President Bush is scheduled to unveil his new strategy for the war in Iraq Wednesday night in a televised address to the nation. The president is expected to call for an increase of as many as 20,000 U.S. troops to quell the violence in Baghdad. He is also expected to propose a new economic plan for Iraq and renewed American diplomacy in the Middle East. VOA correspondent Meredith Buel has a preview of the president's address in this report from Washington.
U.S. lawmakers who have been briefed on the president's new plan say the increase of troops is part of a change in military, political and economic strategy in Iraq.
They say Mr. Bush believes the political process in Iraq has been hijacked by sectarian violence, which he feels must be stopped so Iraqi leaders and security forces can gain control of the country.
During his address, President Bush is expected to outline specific objectives for the additional troops, as he recently told reporters.
"One thing is for certain, I will want to make sure that the mission is clear and specific and can be accomplished," he said.
The U.S. Congress is sharply divided over the proposal to add more soldiers to the 140,000 troops already deployed in Iraq.
In last November's elections, Democrats took control of the Congress from President Bush's Republican Party as the president's popularity plummeted, largely due to the war in Iraq.
One member of Congress who has consistently called for more troops is Arizona Republican Senator John McCain.
"The presence of additional coalition forces would give the Iraqi government the ability to do what it cannot accomplish today on its own, impose its rule throughout the country," he said. "In bringing security to Iraq and chiefly to Baghdad, our forces would give the government a fighting chance to pursue reconciliation."
Senator McCain, along with Connecticut Senator Joe Lieberman, recently traveled to Iraq to meet with U.S. military leaders.
Senator Lieberman says without greater security in Baghdad and other parts of the country, little progress can be made in other important areas.
"We need an increase in troops there now," he said. "It will help to establish the security that is the precondition to political and economic stability. The increase in troops must be robust, it must be substantial and it must be sustained."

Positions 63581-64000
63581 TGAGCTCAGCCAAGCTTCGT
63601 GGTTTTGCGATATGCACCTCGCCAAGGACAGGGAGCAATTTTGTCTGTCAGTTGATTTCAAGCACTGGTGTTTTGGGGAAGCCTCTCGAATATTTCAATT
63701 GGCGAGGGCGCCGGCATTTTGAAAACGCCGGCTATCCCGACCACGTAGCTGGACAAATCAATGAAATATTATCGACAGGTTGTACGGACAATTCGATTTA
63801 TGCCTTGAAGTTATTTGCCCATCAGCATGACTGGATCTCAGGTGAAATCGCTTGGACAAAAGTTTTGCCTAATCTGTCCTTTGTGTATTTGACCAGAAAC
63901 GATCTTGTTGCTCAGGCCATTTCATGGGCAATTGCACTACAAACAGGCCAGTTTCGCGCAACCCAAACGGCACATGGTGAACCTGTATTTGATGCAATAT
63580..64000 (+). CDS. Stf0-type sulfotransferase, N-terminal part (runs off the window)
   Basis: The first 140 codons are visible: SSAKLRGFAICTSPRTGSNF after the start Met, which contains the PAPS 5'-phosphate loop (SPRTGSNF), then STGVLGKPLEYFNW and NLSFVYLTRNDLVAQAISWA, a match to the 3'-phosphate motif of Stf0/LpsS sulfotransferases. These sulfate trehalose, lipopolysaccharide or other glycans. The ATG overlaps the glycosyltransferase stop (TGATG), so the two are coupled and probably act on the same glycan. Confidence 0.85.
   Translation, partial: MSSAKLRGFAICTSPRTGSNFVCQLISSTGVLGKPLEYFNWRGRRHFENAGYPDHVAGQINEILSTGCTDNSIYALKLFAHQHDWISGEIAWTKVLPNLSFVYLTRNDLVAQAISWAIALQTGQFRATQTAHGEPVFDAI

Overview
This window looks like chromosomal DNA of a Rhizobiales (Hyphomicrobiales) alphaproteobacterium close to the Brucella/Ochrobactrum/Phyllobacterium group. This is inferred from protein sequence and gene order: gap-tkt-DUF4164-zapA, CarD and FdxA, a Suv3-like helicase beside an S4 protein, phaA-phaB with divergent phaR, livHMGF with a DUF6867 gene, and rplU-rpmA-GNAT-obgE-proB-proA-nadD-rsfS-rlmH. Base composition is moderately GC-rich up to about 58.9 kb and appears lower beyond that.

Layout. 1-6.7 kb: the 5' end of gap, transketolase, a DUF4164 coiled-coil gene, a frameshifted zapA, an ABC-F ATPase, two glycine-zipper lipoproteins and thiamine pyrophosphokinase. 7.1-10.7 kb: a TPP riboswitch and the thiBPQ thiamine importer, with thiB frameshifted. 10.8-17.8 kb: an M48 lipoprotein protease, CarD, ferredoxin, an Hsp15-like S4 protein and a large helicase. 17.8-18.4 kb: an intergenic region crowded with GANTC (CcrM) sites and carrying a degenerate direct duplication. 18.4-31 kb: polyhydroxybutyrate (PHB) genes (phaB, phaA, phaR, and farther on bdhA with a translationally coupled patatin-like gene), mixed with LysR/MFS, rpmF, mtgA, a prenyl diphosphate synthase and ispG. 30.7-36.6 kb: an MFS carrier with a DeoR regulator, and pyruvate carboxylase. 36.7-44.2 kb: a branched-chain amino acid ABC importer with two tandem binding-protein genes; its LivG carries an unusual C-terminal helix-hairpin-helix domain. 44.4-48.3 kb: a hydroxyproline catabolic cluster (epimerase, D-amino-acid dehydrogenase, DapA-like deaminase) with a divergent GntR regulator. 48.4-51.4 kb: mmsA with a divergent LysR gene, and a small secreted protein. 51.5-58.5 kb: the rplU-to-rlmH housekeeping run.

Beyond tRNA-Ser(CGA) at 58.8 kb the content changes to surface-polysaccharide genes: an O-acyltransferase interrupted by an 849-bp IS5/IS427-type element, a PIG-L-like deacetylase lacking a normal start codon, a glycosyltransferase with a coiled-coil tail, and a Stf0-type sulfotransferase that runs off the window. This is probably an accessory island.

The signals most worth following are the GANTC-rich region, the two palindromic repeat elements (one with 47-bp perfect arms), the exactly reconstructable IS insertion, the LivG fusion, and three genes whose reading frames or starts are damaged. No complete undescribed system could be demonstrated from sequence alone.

Many leaders of the new Democratic majority in Congress disagree.
The new speaker of the House of Representatives, Nancy Pelosi, is urging the president to begin withdrawing American troops from Iraq in four to six months.
She says Americans demonstrated in the November elections that they disagree with the administration's policies on Iraq.
"The American people rejected an open-ended obligation to a war without end," she said.
Other Democrats, like Senator Dick Durbin of Illinois, question whether sending more soldiers to Iraq will have a positive impact on the situation there.
"We are talking about the lives of American soldiers, whether we will send 20,000 or 30,000 more American soldiers into that field of combat, whether that can possibly make a difference," he said. "I hope to God that the president reconsiders that. I am afraid that in many instances we are only sending targets, and not troops."
In addition to sending more soldiers, President Bush's new strategy is also expected to include new programs for reconstruction, jobs and political assistance in Iraq.
News reports say the plan will also set up a series of benchmarks the Iraqi government will be expected to meet to reduce sectarian tensions and help stabilize the country.
Frederick Kagan, a resident scholar and military analyst with the American Enterprise Institute, has been a long-time advocate of increasing U.S. troop levels in Iraq.
Kagan says withdrawing forces prematurely would lead to dire consequences in the Middle East.
"If the United States embraced the proposals to withdraw and lose in Iraq, then world history would move very sharply in one direction," he said. "I think it is very, very clear that the civil war in Iraq would expand, would explode and would come to involve other countries in the region and the United States would find itself committed to dealing with the consequences of that explosion for years and decades to come."
The day after President Bush's speech, Secretary of State Condoleezza Rice and Defense Secretary Robert Gates are scheduled to testify before Congress as the White House gears up to sell its new strategy on Iraq.
Later in the week Secretary Rice plans to travel to the Middle East to discuss Iraq and renew efforts to revive the Arab-Israeli peace process.